It is late as I sit in the leather recliner, curled up in a blanket, watching the qualification round of women’s gymnastics. The USA looks dominant on vault, steady on bars and beam. The commentators talk about how this is no surprise. They call these five gymnasts the Fab Five—likening them unto the Maginifcent Seven—contenders for a gold medal.
As these young ladies begin their final rotation—floor— the talk is all about the three that have competed on all the events. Gaby, Ali, and Jordyn—are the ones competing for spots in the all around final. The difference between their All-Around scores is so close that any of them could make the Olympic All-Around finals, which is the dream of every gymnast. As I watch, I’m not sure who to cheer for, because I know only two of them are able to do this. Do I cheer for the underdog? Or do I cheer for the one who has been on top of the world? Going into the rotation it looks like Gaby is the only one who will be in for sure.
As I watch, I can’t help but reflect on my own experience. I know a tiny bit of what they have gone through to get there. I competed in gymnastics until I was 13 at the gym of two former Olympians who know what gold is like. I don't know what Olympic gold is like, but I do know what it is like to spend hours in the gym each week. I trained 15½ hours weekly. These ladies double that amount, at least. They train for hours on the events and nearly as many on conditioning their bodies. They wake up early in the morning to practice. They go to school. Then they come back later and practice some more. They do it because they love it. They do it because they dream of this moment.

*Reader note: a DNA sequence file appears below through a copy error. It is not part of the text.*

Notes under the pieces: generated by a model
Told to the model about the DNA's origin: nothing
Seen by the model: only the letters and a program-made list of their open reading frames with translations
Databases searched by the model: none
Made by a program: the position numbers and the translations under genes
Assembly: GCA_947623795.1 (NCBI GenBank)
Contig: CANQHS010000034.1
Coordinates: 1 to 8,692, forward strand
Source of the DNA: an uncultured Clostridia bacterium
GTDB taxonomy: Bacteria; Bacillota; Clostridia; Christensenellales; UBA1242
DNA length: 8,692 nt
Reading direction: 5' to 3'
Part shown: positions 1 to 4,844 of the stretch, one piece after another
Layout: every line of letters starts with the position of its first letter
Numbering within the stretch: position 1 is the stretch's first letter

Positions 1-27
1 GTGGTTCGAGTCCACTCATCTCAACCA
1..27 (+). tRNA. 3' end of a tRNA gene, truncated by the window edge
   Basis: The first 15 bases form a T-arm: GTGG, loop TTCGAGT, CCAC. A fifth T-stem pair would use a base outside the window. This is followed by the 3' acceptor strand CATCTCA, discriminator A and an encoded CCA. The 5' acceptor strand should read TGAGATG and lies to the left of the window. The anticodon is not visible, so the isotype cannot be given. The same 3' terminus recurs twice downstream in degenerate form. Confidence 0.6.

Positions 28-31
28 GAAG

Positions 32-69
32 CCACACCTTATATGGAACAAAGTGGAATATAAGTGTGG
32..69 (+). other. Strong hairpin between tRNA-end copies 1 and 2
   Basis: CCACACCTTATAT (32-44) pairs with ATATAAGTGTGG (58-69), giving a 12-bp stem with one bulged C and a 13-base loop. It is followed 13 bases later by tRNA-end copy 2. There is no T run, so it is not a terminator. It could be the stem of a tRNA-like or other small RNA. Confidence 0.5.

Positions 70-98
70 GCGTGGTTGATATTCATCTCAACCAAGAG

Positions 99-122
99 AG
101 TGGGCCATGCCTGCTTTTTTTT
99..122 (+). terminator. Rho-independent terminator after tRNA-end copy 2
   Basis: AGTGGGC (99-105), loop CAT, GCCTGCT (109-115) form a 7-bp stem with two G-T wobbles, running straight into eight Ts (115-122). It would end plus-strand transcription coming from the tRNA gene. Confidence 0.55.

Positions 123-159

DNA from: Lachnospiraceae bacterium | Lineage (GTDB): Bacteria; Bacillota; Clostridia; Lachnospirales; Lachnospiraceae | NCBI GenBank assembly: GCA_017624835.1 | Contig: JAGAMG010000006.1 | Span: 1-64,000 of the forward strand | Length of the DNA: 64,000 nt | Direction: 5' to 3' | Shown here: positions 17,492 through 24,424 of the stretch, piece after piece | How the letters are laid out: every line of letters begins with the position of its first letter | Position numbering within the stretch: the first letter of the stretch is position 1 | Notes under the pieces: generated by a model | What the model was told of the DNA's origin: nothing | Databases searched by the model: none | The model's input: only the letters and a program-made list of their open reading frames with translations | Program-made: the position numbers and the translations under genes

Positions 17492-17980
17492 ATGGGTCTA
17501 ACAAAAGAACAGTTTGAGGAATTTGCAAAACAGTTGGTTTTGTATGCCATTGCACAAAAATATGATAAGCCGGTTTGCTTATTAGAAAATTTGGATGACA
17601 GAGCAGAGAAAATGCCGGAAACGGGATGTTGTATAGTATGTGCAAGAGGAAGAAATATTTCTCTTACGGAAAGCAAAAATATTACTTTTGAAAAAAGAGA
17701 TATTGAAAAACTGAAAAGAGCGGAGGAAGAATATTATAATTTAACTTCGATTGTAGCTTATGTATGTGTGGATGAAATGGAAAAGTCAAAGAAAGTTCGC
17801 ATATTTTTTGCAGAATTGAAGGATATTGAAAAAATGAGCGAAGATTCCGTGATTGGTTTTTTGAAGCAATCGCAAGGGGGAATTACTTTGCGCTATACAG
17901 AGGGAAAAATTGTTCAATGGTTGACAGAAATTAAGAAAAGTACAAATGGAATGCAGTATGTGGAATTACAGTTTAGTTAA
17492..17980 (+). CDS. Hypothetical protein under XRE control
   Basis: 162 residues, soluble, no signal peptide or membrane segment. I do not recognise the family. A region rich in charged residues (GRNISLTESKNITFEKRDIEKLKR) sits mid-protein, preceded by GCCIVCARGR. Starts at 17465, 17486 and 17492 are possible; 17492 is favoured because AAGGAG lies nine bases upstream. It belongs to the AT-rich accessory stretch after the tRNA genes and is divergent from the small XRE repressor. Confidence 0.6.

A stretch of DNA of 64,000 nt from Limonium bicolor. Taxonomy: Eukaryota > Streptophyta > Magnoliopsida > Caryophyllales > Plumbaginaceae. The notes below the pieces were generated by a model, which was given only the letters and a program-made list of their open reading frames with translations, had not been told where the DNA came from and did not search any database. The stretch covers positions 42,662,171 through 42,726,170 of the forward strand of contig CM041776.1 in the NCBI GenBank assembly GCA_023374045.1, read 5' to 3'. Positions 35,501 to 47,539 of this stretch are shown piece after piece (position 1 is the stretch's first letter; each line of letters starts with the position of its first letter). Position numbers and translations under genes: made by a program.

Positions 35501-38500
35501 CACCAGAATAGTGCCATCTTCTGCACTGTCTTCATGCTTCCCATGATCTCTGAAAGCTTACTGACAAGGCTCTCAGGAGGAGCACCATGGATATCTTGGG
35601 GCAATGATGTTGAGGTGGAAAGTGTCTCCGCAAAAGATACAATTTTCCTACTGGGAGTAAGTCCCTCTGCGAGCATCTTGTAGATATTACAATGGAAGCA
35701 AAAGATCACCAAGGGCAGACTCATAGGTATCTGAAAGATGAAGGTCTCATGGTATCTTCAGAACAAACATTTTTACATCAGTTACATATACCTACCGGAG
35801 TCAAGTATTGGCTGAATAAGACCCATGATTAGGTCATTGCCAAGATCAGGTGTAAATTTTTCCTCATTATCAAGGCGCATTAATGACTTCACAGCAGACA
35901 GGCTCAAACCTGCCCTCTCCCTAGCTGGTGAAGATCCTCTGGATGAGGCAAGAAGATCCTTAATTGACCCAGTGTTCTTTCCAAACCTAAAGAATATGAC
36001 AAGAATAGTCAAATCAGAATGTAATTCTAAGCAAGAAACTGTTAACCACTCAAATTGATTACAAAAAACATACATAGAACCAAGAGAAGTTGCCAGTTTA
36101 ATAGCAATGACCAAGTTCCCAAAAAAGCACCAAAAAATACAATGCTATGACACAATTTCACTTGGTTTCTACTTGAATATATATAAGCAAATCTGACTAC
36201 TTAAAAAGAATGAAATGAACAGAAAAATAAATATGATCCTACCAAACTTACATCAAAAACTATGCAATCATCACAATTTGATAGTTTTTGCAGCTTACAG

It takes tremendous discipline to do what they do.
As I think about this, I reflect on the similarities between these athletes and the discipline of discipleship.
Paul writes to Timothy to coach him, “Train yourself to be godly. For physical training is of some value, but godliness has value for all things, holding promise for both the present life and the life to come […] Be diligent in these matters; give yourself wholly to them, so that everyone may see your progress”
1 Timothy 4:7-8,15 NIV.
Gymnasts train their bodies physically to do routines perfectly; I train my heart, so that it might be godly.
Gymnasts do many push-ups, sit-ups, lunges and all sorts of muscle building exercises. They do repetition after repetition of a turn, a tumbling pass, a move on each event. They build strength. They build muscle memory by doing it over and over again. They learn to focus well in each moment of each routine, so that on the day of competition their bodies do what they have been trained to do.
I want to seek God like this. I want to allow Scripture to sink deep into my heart, so I don’t just read it and forget it. I want to read it and live it. So I train.
I train to listen for God’s voice as I pray, so that I might learn to hear it and respond in the midst of my day. There are days where I do well. There are also days when I get distracted from what is important. I try to learn how to stay focused. I make mistakes. I come back and start over and try to do it differently next time. I balk afraid. Then, I begin to learn how to surrender and respond, trusting I can do what my coach, the Spirit, tells me I can do.
This is part of training--learning to make adjustments when I don't get it right, learning to try again. It is only in working through the problems that I can begin to get it right.
They’re training to become Olympic champions. The next few days will show whether they will be or not.
Me, I’m training to become like Christ. It happens one day at a time, one moment at a time. And by God’s grace, in the someday, I will be.
In the meantime, I’ll be enjoying as I watch the fruit of discipline in the lives of these amazing athletes.
“Everyone who competes in the games goes into strict training. They do it to get a crown that will not last, but we do it to get a crown that will last forever.” 1 Corinthians 9:25 NIV
Grace and peace be ours in abundance as we train in godliness. As we seek Him may we find that we become more like our teacher, our rabbi, Jesus. May we rejoice in the transformation that He works in us—as we learn from mistakes and build on the fruitful places.